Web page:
On Turning 50

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  • Marty Duren
    Marty Duren is a Christian blogger who lives in Middle Tennessee.
By Marty Duren, CP Op-Ed Contributor
October 31, 2013|2:36 pm

To the surprise of almost no one I was a Halloween baby and have endured "Oh, that explains it" for years.

It probably does explain a lot. All Hallow's Eve, right? Day before All Saints Day? Is that not what you meant? I do not remind you of all saints?

Whatever.

Today I turn 50 and by all but the most generous of measures this life is more than half spent. Unless I reach 100 years of age, for every day I have lived on Earth I have less than one day left. This ratio will continue to build in a negative direction until my last breath.

It is not a scary thought, but it is a sobering one. I do not fear death, but its reality grows larger in my bifocals moment-by-moment.

Happy Birthday to me.

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God gives us but a single take in this life; there really are no do-overs. We cannot rewind time even for a millisecond to right a wrong, get another at bat, rephrase a word spoken in haste, raise our children with patience instead of anger, or restart a marriage from the honeymoon. The old refrain "Only one life, will soon be past. Only what's done for Christ will last" gains meaning with each moment.

Personal mortality first waved at me when I turned 40. I saw it and gave a polite nod, but from that point I stopped viewing the end of this life as a blip on the horizon. Death moved into the foreground and planted itself. Solidly.

As has been noted by astute observers there are a few certain things in life. Death. Taxes. Death. Notre Dame needing to be crushed in every sport. Death.

Scarcely a day passes now that this thought or one like it does not cross my mind: "This day is gone. One more down. One fewer left." Passing life by the workweek is a boorish existence even if life did end at the grave. For those of us who are followers of Christ the rising and setting sun reminds us of the brevity, sanctity and purpose of our handful of years.

Or it should.

The challenge for the young is to avoid an unrealistically enhanced longevity expectation. Despite medicine advancing as it has and increasing numbers of people living to be 100, children still die all the time. Teens die all the time. Young adults die all the time. No believer should, in this world of death and dying, presume a long life ahead. Few see 80; many never see seventy; too many never see twenty.

Our years on this globe are threescore and ten. If by reason of diet and exercise (or a heart and lung transplant) we reach eighty we count such a one blessed. Eighty years against eternity.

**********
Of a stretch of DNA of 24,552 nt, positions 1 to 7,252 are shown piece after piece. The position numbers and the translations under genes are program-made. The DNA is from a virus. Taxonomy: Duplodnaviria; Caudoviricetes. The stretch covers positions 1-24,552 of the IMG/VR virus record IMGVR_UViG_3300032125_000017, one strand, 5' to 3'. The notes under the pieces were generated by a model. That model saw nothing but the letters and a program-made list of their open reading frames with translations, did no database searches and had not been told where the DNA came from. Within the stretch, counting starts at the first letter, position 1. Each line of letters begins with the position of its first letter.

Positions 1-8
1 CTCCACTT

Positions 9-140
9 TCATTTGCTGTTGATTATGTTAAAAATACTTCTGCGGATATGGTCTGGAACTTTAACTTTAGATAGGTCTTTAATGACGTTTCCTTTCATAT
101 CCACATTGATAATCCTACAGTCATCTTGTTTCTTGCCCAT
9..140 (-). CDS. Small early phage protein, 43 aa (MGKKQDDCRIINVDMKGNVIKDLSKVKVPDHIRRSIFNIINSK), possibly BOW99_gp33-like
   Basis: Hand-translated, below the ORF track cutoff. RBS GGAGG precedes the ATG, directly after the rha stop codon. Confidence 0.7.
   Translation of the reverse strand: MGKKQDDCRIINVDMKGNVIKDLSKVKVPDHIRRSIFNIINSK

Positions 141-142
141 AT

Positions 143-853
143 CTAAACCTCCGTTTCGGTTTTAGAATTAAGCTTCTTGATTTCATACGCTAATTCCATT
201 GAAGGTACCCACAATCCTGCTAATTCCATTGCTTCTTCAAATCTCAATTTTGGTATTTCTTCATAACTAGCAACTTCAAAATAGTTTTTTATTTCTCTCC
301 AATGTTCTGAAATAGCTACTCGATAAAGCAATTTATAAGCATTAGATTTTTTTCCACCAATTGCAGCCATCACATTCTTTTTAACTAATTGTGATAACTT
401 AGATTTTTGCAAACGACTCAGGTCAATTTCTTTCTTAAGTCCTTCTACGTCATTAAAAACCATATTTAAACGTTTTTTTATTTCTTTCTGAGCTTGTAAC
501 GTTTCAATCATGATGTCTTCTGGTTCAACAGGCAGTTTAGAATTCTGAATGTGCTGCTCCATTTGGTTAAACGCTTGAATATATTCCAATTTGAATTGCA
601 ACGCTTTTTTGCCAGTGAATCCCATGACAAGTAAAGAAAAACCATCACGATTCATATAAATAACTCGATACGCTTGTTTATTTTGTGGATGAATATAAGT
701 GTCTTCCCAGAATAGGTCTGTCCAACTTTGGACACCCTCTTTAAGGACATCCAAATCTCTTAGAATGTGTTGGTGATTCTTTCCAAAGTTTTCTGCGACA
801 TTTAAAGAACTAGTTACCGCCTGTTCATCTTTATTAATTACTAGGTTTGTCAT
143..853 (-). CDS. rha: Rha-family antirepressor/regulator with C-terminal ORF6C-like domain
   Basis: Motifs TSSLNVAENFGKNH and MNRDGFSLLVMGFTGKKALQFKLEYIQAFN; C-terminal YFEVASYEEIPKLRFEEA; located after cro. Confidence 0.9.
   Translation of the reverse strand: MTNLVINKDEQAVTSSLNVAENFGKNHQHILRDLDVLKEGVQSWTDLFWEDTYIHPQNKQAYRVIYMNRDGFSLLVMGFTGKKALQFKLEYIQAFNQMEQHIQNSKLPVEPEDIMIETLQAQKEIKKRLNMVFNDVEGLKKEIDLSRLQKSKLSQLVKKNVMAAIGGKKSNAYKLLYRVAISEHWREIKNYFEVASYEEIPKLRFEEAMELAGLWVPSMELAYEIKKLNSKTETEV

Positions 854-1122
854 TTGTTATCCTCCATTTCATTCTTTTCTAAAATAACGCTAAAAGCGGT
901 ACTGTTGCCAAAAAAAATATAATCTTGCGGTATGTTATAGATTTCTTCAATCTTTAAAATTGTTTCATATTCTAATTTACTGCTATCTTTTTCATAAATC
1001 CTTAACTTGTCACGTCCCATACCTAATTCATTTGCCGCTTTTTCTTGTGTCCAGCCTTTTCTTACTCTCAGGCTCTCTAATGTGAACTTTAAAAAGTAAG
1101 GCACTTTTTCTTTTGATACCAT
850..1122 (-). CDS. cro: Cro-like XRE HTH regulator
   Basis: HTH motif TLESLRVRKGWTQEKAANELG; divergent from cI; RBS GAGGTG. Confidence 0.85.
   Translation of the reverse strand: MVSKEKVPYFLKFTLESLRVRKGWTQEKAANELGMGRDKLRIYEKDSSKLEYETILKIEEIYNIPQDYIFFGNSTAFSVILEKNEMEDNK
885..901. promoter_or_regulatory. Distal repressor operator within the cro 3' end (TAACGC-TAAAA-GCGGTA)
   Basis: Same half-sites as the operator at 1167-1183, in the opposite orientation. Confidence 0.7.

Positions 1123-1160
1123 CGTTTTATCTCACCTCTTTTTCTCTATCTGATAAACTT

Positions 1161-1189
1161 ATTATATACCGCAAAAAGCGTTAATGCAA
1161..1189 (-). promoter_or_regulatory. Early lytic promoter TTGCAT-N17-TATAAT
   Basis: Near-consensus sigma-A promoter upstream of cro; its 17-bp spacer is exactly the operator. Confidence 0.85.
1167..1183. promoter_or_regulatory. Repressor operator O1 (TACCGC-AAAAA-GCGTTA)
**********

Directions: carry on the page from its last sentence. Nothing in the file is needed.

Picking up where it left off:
Little wonder we are encouraged to make the best use of the time.

So, I approach the remaining years of my life not with sadness, not with anxiety, not with frustration, certainly not with despair. Rather, I hope to embrace them fully and walk them faithfully. Just because my days are fewer does not mean than cannot be amazing and productive.

Facing down these closing chapters I wonder if the biggest enemy of a joyous finish is not regrets about the first half. I have many regrets (almost exclusively related to my own immaturity, unwise decisions, bad parenting, and the like). In fact if I choose to constantly attend to those regrets it is likely I would never again know joy. Borrowing from the Apostle Paul, it seems "forgetting those things that are behind" is a good strategy when growing old. If you regret a situation that can be repaired, then seek reconciliation. If things cannot be changed, then move forward and trust God, as He did with Joseph, to work good out of bad.

My regrets, however, are few. Loving parents in a home that emphasized God's word raised me. Much of my formative discipleship took place in a church that emphasized God's word. I've been blessed to teach and preach God's word hundreds and hundreds of times. My wife and children are blessings beyond which I could ever have imagined. I experience "exceedingly, abundantly above all I can ask or think" on a regular basis.

I want to finish strong not because of a misguided desire to be remembered fondly or eulogized meaningfully or quoted positively. I want to finish strong because God deserves the glory it could bring to Him.

For me, that is reason enough.

Marty Duren is a former pastor, Christ follower, husband, father, writer, social media strategist and general provocateur who lives in Hermitage, TN. His blog, Kingdom in the Midst can be found at www.martyduren.com.
 

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